The Appeal of Tintype Photography in a Digital Age

By Kasia Cieplak-Mayr von Baldegg

In American Tintype, professional photographer Harry Taylor describes the distinctive imperfections and limitations that drew him to the 19th century technique. With a bulky camera and complex chemistry, shooting and developing images becomes a slow, labor-intensive craft.

"The great thing about doing all these processes is you really get deeply involved with it," he explains. The images are inherently unlike modern photographs because of how long they take to expose. "Sometimes, you know, after a 20-second exposure, someone will go 'oh wow' -- there's just something different about holding still for a 10 to 20-second exposure ... you're reading the thoughts of someone ... there's more depth." Taylor's haunting tintypes and ambrotypes (see more on his website) capture contemporary faces in way that feels of another era, if not otherworldly.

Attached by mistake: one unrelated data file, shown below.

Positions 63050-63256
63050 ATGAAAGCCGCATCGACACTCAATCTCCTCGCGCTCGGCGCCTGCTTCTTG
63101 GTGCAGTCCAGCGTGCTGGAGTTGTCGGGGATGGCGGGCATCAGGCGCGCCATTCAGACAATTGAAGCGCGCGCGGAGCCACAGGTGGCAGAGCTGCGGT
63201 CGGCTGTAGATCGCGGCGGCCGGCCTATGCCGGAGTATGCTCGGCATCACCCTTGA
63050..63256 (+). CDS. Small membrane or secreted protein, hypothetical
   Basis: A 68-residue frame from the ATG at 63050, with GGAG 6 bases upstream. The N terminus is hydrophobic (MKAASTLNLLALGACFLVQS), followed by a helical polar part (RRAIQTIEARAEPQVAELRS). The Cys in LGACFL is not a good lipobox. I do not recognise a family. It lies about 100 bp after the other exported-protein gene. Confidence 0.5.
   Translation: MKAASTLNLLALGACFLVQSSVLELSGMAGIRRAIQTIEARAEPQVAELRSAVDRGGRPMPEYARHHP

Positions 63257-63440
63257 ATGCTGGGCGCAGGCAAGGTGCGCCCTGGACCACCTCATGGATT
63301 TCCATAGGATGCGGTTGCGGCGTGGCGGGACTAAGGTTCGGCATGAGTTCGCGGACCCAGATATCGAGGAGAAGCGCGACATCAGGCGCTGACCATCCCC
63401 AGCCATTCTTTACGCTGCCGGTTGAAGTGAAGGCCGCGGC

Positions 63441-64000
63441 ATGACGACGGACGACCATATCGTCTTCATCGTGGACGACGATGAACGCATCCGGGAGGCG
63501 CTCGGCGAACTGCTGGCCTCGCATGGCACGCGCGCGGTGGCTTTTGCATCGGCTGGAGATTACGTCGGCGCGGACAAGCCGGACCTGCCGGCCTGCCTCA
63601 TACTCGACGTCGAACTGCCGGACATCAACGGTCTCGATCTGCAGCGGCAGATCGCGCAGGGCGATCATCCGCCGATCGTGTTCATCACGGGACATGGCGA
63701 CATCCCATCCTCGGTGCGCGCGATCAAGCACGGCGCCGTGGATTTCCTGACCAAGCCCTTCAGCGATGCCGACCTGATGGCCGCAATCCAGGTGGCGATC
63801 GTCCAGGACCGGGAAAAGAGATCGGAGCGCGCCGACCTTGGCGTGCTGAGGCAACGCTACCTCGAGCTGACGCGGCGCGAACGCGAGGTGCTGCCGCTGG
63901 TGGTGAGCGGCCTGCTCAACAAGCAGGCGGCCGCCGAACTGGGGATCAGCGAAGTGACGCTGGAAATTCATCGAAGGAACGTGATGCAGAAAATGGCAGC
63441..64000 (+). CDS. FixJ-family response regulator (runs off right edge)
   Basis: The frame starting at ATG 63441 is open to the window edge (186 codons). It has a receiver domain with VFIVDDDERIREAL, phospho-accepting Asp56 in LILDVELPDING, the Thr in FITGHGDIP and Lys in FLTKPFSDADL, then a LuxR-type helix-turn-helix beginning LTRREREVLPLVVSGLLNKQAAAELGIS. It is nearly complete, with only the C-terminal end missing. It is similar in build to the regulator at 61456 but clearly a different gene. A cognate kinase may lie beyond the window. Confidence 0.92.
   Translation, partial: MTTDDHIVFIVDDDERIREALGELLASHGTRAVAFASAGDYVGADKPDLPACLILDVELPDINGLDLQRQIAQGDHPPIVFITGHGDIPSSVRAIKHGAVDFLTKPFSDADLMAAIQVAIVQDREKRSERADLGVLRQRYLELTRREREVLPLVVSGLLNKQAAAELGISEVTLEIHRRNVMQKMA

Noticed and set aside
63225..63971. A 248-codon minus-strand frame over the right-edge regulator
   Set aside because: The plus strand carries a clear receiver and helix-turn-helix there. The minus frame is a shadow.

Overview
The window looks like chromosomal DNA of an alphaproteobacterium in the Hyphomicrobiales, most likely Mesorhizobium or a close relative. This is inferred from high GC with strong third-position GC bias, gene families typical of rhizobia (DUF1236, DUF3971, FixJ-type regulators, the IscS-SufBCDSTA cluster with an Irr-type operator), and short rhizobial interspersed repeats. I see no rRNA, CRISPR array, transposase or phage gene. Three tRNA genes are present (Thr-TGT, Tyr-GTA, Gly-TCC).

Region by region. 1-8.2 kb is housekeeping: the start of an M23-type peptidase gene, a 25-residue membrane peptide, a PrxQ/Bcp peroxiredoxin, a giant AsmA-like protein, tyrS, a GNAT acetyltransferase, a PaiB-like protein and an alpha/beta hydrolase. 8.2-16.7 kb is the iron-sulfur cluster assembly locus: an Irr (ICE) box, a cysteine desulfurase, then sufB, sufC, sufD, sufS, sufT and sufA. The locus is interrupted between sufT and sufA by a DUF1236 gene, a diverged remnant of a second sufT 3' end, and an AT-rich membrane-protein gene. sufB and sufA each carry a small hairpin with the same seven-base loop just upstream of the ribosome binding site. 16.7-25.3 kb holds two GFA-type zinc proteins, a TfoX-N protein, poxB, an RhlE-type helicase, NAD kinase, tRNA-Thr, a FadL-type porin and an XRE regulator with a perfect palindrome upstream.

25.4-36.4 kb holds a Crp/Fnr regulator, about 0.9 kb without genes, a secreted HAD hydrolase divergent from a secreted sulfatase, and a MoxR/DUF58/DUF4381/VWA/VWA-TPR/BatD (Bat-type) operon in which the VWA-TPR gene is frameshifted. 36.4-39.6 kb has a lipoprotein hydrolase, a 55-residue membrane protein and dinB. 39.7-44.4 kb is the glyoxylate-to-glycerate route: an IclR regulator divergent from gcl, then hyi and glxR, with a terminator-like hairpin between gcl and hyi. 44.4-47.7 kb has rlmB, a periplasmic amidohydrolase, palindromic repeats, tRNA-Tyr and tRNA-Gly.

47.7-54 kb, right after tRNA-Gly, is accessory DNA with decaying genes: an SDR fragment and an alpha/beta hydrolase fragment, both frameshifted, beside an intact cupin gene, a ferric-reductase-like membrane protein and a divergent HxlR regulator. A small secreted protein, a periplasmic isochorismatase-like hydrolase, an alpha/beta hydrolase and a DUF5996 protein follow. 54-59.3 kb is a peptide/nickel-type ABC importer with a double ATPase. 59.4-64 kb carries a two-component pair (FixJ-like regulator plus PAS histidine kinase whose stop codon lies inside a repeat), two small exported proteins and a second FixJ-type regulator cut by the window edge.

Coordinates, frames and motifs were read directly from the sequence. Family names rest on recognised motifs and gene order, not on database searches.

Harry TaylorHarry Taylor

This short documentary by Matt Morris goes behind the scenes at Taylor's studio to watch the photographer at work. Morris has had two other short documentaries featured on the Atlantic Video channel: Mr. Happy Man, about a beloved local character in Bermuda, and Pickin' & Trimmin' about a barber shop bluegrass group in North Carolina. 

For more films by Matt Morris, visit http://www.mattmorrisfilms.com/.

This article available online at:

http://www.theatlantic.com/video/archive/2012/11/the-appeal-of-tintype-photography-in-a-digital-age/265202/